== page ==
Bhushan Deshpande | Words of Wisdom
Published: Wednesday, October 2, 2013
Updated: Wednesday, October 2, 2013 03:10
As you may have heard, the Tufts administration instituted a major change to the alcohol policy this summer. Tufts now has both a Good Samaritan and Amnesty policy — if you or a friend call for medical attention for alcohol, neither one of you will get in trouble if you were drinking underage. Additionally, if anyone, including an RA or the police, calls for medical attention, the person who Tufts Emergency Medical Services (TEMS) examines or hospitalizes does not get in trouble.
It is worth stopping to consider for a moment what “in trouble” actually meant back before this past year. If a student were caught with alcohol (very separate from being drunk or needing to be TEMS’d), the first violation would be a meeting with Health Education and a warning. A second incident would warrant Probation I (which prevents you from being an RA or pledging Greek life) and another meeting with Health Ed. But it isn’t until the third offense that anything serious actually happens. In addition to a whole host of other restrictions, Probation II prevents you from going abroad or serving as an officer in campus clubs. A third offense, and there is a chance that you might be suspended.
The policies for alcohol violations serious enough to require medical attention were largely the same. There were two significant differences: First, your family was notified, and second, the ambulance ride to the hospital would cost about $2,000 (variable based on insurance).
The punishments for normal alcohol violations have stayed the same. Dangerous drinking, on the other hand, eliminates the probation levels. Instead, if you are transported to the hospital three times, the student undergoes an involuntary one-to-two semester medical leave.
My extensive, entirely unscientific survey indicates that the student body is largely in favor of this. Indeed, there are only four people I have spoken to who are not very happy with the new policy. Not surprisingly, all four are all current or former RAs.
I want to first get across the idea that RAs are not sociopaths out to get their residents. I might have a slightly biased perspective, having been an RA in Houston Hall (first floor!) last year. But not a single RA that I knew took pleasure in writing people up. And they weren’t clueless; we all knew who on our floor drank, who didn’t and who did to a worrying extent.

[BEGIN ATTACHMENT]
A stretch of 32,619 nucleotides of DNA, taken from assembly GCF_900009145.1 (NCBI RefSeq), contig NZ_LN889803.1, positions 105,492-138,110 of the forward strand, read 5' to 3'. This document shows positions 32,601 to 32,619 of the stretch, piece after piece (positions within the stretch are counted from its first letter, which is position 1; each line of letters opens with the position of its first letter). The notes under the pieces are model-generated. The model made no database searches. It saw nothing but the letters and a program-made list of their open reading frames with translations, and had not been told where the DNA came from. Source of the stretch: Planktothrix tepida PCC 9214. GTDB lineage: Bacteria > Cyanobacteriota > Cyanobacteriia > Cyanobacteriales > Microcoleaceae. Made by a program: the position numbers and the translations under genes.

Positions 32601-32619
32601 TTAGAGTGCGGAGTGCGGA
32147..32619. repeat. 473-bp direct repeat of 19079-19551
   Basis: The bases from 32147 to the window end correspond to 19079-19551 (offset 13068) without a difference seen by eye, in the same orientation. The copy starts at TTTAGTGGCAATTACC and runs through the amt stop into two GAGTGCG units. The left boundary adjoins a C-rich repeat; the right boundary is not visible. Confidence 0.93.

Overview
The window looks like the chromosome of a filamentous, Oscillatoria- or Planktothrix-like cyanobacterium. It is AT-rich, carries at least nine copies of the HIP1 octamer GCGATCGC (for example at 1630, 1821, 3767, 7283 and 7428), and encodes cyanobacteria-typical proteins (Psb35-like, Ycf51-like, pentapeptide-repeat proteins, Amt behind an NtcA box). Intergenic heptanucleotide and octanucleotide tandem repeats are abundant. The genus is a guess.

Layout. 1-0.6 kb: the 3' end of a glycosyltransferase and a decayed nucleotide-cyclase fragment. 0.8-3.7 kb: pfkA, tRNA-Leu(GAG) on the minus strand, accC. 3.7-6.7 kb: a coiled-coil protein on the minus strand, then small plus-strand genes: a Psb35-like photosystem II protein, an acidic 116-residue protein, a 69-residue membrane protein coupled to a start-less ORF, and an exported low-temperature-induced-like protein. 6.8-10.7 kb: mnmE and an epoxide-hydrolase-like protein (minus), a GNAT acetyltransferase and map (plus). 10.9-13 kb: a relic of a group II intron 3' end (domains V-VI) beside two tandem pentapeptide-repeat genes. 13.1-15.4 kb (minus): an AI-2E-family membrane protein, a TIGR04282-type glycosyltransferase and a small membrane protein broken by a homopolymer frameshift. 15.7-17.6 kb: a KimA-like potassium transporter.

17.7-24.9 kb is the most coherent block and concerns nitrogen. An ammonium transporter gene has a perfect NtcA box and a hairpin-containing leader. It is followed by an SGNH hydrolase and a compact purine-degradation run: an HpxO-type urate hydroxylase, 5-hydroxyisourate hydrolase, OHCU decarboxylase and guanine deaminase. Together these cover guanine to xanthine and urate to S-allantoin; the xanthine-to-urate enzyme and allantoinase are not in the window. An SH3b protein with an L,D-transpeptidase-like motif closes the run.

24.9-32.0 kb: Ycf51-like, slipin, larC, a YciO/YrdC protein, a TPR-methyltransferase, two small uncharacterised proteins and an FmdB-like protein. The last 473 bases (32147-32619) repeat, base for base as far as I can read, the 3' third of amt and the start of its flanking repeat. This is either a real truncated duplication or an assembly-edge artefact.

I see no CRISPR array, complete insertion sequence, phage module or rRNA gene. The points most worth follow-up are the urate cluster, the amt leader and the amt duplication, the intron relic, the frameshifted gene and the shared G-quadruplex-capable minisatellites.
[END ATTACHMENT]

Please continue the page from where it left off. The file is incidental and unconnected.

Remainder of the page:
The RAs do have a point, though. This is a somewhat significant change for the 85 percent of underclassmen who drink. Most of them drink somewhat responsibly and are not foolish enough to get themselves into a situation where they need medical attention. At the very least, they do so behind closed doors or not in dorms, not attracting police attention with excessive noise or behavior.
Still, there are always those students who are not smart enough to hide it. Or end up throwing ragers that force the RA on duty to knock on the door. While there is plenty that an RA can overlook, actually seeing underage students with alcohol is not really something they can justifiably ignore. And so they have to do something.
But it’s a silly policy. Anti-alcohol policies and enforcement by RAs don’t do anything to affect unsafe drinking rates, so it only really ends up affecting students almost at random if they happened to do something that night that attracted the RA’s attention.
If you’re going to drink this year, do so responsibly. Don’t take five shots in 15 minutes before you go out, and don’t throw loud parties in dorms. One day, the national alcohol policy will change. Hopefully before then, Tufts gets rid of this weird situation where we only punish people for drinking safely.
Bhushan Deshpande is a senior who is majoring in quantitative economics. He can be reached at Bhushan.Deshpande@tufts.edu.